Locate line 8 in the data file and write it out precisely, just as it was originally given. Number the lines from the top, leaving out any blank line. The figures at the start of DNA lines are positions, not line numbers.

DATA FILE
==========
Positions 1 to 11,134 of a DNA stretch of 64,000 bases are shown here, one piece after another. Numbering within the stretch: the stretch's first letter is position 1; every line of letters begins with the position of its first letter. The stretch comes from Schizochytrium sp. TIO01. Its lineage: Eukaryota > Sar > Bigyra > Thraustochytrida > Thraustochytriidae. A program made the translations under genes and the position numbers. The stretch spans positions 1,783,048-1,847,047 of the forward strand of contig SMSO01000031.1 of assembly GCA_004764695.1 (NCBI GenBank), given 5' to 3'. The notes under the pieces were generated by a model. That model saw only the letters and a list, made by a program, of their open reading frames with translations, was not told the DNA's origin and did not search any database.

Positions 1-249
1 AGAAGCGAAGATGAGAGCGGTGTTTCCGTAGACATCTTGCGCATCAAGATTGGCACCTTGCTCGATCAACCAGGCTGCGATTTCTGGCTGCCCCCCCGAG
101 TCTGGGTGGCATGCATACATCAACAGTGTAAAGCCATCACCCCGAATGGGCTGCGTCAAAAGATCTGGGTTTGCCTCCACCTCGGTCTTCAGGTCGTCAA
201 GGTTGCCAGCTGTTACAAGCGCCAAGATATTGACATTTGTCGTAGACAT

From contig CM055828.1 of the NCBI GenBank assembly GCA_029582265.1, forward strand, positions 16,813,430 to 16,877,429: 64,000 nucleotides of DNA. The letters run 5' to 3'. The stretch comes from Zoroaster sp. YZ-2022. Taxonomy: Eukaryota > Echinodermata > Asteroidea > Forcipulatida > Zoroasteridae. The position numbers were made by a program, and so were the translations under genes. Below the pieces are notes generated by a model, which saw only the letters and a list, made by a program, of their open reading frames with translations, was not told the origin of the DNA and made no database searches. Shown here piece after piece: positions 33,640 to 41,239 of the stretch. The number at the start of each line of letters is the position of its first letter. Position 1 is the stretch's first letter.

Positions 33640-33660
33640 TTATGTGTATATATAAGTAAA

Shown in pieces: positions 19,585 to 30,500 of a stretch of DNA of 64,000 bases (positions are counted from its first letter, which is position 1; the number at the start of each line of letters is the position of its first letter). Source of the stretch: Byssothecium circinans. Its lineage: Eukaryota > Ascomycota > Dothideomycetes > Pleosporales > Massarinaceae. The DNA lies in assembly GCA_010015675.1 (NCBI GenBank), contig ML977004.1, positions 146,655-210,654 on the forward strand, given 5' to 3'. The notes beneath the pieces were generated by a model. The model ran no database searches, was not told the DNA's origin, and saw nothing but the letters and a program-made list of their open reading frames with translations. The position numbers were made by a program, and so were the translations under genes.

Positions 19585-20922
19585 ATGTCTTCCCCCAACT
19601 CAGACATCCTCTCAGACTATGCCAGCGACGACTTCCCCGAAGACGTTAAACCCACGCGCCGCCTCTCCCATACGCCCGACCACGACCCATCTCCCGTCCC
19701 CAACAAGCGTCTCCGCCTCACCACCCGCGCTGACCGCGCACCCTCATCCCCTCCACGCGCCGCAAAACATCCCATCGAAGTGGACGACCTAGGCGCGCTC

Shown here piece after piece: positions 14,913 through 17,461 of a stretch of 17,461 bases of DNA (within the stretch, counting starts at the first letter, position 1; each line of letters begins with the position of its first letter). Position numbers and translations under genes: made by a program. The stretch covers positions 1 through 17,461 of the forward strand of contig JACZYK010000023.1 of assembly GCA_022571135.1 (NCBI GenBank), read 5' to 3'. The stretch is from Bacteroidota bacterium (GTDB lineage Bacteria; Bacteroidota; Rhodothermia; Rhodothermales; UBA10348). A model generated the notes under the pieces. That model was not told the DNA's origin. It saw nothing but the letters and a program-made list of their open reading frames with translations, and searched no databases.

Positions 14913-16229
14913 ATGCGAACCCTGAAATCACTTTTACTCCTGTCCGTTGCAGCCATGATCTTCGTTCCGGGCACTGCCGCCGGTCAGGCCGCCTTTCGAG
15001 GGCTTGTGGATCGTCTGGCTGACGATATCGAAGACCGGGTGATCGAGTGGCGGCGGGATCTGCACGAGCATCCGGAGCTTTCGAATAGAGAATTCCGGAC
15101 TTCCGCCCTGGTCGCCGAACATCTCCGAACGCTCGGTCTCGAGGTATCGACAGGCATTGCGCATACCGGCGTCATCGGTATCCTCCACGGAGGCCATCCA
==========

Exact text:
33640 TTATGTGTATATATAAGTAAA